Healthcare professionals have a duty to meet or exceed “the standard of care,” meaning they must provide the medical treatment that any reasonable healthcare professional would provide in the same situation. When doctors, nurses, and other healthcare providers fail to do so, they can be held liable for the harm they cause to their patients, both mother and child.

Pitocin is so well known to be dangerous that most hospitals have policies and procedures in place for how it should be safely administered. But tragically, in case after case, we have seen doctors and nurses ignore hospital policies and procedures.

A device called an intrauterine pressure catheter (IUPC) can help detect and prevent excessive uterine activity once a mother’s water breaks. An IUPC is a catheter that is manually inserted inside the cervix and against the uterus which records the strength, duration, and frequency of uterine contractions and uterine resting tone between contractions. External monitoring is widely considered less reliable than internal monitoring with the IUPC. Here is an example of what an EFHM looks like when there is hyperstimulation or excessive uterine activity.

Per the electric fetal monitor strip above, we see a variety of contractions that are either too close together (less than one minute apart), last too long (longer than two minutes), or are too intense with insufficient resting tone between contractions greater than 25 mmHg.

To avoid injuring a baby, you want to see contractions that are more than 60 seconds apart, last less than two minutes long, and have a resting tone below 25mmHg in between contractions.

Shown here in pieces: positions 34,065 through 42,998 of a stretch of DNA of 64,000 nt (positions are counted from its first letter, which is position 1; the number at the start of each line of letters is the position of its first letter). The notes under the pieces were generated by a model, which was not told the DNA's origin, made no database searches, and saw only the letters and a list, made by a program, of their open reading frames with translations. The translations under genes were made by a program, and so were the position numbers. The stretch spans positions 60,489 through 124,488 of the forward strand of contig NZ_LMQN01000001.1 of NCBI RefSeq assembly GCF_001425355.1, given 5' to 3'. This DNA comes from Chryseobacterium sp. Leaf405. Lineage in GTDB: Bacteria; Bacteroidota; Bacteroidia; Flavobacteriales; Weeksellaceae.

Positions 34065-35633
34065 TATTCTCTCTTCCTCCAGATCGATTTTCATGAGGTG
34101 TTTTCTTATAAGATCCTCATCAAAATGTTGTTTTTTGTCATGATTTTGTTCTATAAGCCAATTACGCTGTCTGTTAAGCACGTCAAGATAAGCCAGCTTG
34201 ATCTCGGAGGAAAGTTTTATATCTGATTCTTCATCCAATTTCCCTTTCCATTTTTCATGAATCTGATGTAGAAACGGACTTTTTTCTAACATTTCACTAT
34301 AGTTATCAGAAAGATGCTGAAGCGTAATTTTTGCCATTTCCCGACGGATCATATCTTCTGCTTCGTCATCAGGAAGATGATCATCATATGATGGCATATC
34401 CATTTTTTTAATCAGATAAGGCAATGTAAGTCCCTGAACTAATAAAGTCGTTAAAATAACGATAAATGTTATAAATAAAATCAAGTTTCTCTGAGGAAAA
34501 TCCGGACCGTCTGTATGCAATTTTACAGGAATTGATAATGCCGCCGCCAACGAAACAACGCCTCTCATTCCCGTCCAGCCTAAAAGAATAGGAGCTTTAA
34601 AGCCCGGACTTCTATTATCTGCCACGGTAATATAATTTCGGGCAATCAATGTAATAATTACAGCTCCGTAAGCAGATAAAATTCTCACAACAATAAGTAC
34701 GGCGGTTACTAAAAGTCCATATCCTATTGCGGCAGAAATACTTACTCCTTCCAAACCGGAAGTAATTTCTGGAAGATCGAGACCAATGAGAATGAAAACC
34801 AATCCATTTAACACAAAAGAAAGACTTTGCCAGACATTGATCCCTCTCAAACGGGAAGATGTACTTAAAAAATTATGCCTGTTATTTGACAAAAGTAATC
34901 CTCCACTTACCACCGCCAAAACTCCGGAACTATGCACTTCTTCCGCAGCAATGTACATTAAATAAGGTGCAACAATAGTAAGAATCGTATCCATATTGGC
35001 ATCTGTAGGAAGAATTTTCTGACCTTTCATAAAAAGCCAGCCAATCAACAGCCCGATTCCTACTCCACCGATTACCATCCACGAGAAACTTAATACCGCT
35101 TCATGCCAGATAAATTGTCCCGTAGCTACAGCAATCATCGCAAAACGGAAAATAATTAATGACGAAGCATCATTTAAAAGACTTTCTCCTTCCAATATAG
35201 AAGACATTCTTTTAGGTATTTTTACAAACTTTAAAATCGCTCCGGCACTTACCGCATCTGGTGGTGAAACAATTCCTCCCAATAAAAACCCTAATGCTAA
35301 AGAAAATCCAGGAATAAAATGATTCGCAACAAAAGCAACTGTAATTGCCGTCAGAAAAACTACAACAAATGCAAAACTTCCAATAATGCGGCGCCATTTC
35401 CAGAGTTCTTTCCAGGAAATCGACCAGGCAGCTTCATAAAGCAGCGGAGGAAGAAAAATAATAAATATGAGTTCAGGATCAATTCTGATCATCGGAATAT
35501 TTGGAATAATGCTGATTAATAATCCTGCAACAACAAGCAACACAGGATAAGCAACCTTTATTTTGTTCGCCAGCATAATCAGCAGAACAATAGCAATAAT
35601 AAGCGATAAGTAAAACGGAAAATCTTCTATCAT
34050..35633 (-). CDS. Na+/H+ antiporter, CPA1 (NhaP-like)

Who Can Be Held Liable for Pitocin-Related Injuries?

In cases of Pitocin-related injuries to mothers or their babies, determining liability can be difficult. That’s because multiple parties may be involved in the decision to administer it or the actual administering of the drug. Liability largely hinges on establishing negligence or a breach of the standard of care expected in the medical community.

Here are some parties that might be held liable for Pitocin-related injuries:

  • Obstetricians/Gynecologists: These medical professionals are directly involved in making decisions about the use of Pitocin during labor. If an obstetrician or gynecologist fails to use Pitocin appropriately, fails to monitor the mother and baby adequately, or does not respond appropriately to signs of distress, they may be held liable for any resulting injuries.
  • Nursing Staff: Nurses play a crucial role in monitoring the labor progress and the well-being of both the mother and the baby. They are also responsible for administering Pitocin under the direction of a physician. If nurses fail to monitor adequately, administer an incorrect dosage, or fail to report signs of distress to the physician, they could be found liable for negligence.
  • Hospitals: Hospitals can be held liable for systemic failures, such as inadequate staffing, lack of proper protocols for the use and monitoring of Pitocin, or insufficient training of their staff regarding Pitocin administration and labor management. This form of liability, known as institutional negligence, holds the facility accountable for not providing a safe environment conducive to appropriate care.

In any case of Pitocin-related injury, establishing liability requires demonstrating that the standard of care was breached and that this breach directly caused harm. This involves a thorough review of medical records, expert testimony, and a deep understanding of obstetric practices and protocols.

Pitocin Injury? Contact Our Chicago Birth Injury Attorneys.

Pitocin is an important drug, and it can reduce the risk of complications and even save babies’ lives when labor is excessively prolonged or delayed. However, it can pose serious risks of its own, especially when it’s not administered properly or safely.

If you or your baby were harmed by Pitocin, you may be eligible to receive compensation for your damages. Contact the Chicago birth injury lawyers at Beam Legal Team today for a free case review. We’ll work hard to get you maximum compensation, and you won’t owe us anything unless we get money for you.

Categories: Birth Injury,